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Conflict Between OFLA and Paid Family Leave Creates Heartburn for Employers

April 11, 2023

By Christine M. Zinter

Oregon employers (and their attorney advisors!) are experiencing various degrees of heartburn as they struggle to revise leave policies, employee handbooks, and sometimes collectively bargained agreements, in order to account for Oregon’s new Family and Medical Leave Insurance program (Paid Leave Oregon) that will start paying benefits September 3, 2023.

One of several inconsistencies between the Oregon Family Leave Act (OFLA) and Paid Leave Oregon is the way the two regulations treat the use of an employee’s accrued leave during a period of qualifying leave. On this topic, at least, Oregon’s Bureau of Labor & Industries (BOLI) has released welcome guidance.

Read on to learn more about BOLI’s most recent guidance:

Under OFLA, an employee taking family leave “is entitled” to use any paid accrued sick leave, vacation, or any other paid leave offered by the employer in lieu of vacation leave during the family leave. ORS § 659A.174(2). However, under Paid Leave Oregon, an employer “may permit” an employee to use such accrued leave time to “top up” their benefit to receive 100% of their pre-leave wages. ORS § 657B.030(2). Paid Leave Oregon also instructs that when an employee takes paid leave, if that employee is also eligible for OFLA leave, OFLA runs concurrently (as would any FMLA leave). 

In short, under OFLA, employees have the right to use accrued PTO on leave; under Paid Leave Oregon, the use is left up to the employer.

Thankfully, in response to a letter of inquiry from multiple public sector employers, BOLI has weighed in on the issue. According to an April 7, 2023, letter from Dylan Morgan, Manager of Employer Assistance at Oregon’s Bureau of Labor & Industries (BOLI), when there is a conflict of laws, the employer must provide the benefit that is more beneficial to the worker. This means that so long as an employee’s claim for Paid Leave is also OFLA eligible (which may not always be the case), the employer must allow the employee to choose whether to top off his or her paid leave benefit.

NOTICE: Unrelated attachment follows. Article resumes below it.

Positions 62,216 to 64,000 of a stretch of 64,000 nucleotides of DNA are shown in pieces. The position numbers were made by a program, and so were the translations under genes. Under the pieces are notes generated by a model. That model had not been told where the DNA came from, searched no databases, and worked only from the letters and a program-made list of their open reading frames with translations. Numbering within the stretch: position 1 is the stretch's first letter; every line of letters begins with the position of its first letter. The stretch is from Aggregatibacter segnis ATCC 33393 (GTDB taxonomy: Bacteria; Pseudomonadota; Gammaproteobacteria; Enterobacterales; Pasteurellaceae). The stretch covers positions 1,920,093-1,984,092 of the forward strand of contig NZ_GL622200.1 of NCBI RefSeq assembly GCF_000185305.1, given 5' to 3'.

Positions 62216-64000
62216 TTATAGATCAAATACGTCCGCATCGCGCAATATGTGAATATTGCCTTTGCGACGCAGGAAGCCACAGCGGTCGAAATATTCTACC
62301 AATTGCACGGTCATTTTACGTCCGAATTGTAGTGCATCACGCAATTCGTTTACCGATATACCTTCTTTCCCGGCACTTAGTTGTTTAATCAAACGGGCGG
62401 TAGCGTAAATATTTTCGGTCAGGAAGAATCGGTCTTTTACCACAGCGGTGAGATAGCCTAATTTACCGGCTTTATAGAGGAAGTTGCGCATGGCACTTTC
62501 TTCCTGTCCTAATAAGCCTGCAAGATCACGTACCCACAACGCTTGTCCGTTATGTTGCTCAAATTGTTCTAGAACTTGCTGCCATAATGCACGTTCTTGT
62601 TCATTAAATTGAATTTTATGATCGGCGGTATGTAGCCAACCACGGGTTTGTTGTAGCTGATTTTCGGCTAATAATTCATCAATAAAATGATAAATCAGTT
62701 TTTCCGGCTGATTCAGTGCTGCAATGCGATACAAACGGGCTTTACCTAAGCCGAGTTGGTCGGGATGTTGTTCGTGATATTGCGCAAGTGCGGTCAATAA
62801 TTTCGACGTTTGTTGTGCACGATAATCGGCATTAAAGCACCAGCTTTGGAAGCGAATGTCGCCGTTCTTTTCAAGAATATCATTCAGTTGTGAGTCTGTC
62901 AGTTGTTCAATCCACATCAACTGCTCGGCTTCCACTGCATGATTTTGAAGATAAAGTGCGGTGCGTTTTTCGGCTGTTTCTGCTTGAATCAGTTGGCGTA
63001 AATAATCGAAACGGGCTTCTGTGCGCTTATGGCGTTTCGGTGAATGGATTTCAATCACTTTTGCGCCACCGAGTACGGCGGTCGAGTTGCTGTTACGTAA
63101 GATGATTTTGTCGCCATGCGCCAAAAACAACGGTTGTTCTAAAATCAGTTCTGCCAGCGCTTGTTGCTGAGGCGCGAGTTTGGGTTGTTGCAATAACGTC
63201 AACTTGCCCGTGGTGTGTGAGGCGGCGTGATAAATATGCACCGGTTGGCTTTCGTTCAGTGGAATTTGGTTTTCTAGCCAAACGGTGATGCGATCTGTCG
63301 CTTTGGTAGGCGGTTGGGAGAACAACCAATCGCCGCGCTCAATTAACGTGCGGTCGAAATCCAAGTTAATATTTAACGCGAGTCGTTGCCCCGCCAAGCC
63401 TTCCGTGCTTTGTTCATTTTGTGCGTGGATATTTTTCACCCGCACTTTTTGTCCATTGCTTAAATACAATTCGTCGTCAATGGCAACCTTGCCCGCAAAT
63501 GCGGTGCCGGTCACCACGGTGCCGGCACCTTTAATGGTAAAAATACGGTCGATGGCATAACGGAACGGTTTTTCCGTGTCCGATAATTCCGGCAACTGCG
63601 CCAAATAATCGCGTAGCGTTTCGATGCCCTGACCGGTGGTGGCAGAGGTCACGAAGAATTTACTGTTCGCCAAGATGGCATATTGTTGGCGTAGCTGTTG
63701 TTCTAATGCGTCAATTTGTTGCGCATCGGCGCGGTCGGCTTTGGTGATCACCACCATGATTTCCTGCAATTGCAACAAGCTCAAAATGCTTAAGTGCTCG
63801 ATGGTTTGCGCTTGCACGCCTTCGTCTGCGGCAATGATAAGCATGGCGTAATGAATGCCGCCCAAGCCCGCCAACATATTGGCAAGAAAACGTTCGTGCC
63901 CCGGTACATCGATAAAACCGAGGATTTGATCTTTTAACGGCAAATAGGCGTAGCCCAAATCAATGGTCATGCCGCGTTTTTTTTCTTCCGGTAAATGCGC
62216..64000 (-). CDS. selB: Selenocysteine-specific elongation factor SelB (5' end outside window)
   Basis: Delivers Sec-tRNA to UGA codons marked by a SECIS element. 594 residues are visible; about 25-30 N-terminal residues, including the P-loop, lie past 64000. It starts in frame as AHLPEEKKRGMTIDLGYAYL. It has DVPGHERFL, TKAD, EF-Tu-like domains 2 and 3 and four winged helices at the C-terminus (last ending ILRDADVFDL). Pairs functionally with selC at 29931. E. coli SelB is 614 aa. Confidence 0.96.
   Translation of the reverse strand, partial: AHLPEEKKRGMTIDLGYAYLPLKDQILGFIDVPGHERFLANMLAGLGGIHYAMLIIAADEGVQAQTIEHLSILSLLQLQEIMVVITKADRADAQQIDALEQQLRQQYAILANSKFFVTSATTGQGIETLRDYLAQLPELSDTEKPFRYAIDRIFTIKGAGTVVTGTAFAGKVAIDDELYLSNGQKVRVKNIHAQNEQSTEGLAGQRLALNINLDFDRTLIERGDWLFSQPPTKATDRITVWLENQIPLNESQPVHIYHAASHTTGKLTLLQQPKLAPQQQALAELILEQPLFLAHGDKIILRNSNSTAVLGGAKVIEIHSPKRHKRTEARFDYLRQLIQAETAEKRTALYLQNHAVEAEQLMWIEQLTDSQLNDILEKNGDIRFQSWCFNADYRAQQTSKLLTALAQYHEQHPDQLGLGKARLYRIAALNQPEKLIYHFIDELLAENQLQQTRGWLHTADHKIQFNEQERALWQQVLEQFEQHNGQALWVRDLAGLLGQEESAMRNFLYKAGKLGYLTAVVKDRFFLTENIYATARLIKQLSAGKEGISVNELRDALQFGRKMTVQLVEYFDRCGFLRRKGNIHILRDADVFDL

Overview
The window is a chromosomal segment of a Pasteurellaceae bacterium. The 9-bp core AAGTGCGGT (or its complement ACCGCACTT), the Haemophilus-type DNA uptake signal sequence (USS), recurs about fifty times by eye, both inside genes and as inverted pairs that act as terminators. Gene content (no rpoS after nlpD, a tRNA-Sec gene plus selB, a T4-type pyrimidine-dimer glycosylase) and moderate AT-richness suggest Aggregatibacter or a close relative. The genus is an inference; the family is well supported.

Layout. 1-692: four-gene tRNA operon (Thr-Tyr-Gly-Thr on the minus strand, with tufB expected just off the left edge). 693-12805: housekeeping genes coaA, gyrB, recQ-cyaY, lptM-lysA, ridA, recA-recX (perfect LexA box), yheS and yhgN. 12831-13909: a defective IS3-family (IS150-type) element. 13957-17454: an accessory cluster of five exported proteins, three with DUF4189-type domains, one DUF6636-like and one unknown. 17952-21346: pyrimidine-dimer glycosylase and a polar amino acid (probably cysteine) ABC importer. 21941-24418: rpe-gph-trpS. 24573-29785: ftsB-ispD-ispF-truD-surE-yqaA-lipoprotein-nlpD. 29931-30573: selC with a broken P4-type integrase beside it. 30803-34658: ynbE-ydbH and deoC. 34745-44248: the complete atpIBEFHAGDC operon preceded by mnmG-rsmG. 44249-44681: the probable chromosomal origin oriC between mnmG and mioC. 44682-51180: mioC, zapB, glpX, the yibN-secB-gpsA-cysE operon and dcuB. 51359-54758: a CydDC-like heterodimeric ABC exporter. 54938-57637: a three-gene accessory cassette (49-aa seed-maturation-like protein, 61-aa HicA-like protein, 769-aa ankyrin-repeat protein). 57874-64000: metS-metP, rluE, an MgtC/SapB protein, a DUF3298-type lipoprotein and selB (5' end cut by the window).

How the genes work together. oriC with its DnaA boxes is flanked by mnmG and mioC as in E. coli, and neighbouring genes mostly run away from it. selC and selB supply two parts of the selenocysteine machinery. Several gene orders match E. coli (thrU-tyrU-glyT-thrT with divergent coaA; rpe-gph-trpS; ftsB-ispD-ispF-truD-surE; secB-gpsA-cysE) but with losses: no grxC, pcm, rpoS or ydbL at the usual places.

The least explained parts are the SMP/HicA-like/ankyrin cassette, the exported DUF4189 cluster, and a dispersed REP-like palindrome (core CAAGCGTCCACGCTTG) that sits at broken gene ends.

Naturally, BOLI’s new guidance directing employers the use of accumulated PTO during OFLA-covered leave must be a choice contradicts the understanding, at least in the collectively bargained world, that an employer can require the use of leave. If the Oregon Employment Department (“OED”) chooses to run Paid Leave Oregon similar to Washington (most of Oregon’s rulemaking to date is very similar to Washington’s paid leave program), employers, even those with CBAs, will be prohibited from requiring the use of accumulated PTO. Another Letter of Inquiry is likely forthcoming on this issue.

For further consideration, small employers are not subject to OFLA, some employees will be eligible for Paid Leave while remaining ineligible for OFLA (for instance, employees who do not have enough hours worked to be OFLA eligible), and some claims for Paid Leave are not considered “qualifying reasons” under OFLA. In these circumstances, an employer may be able to deny employees the choice to top off their Paid Leave benefits absent agency clarification or Legislative clarification.

The Legislature has several bills pending that attempt to harmonize various discrepancies between OFLA and Paid Leave Oregon. For instance, SB 481 would change the OFLA eligibility period from 180 days to 90 days, expand OFLA’s definition of “family member,” and add additional qualifying reasons for OFLA leave to mostly match Paid Leave Oregon’s language. As employers begin to dig into the weeds of Oregon’s new Paid Leave program, Bullard Law will continue to be a resource on interpretation, even if the answer occasionally is a “we don’t know yet.”

The content of this Alert is provided for general information purposes only. It should not be considered legal advice or used as a substitute for consulting an attorney for legal advice.


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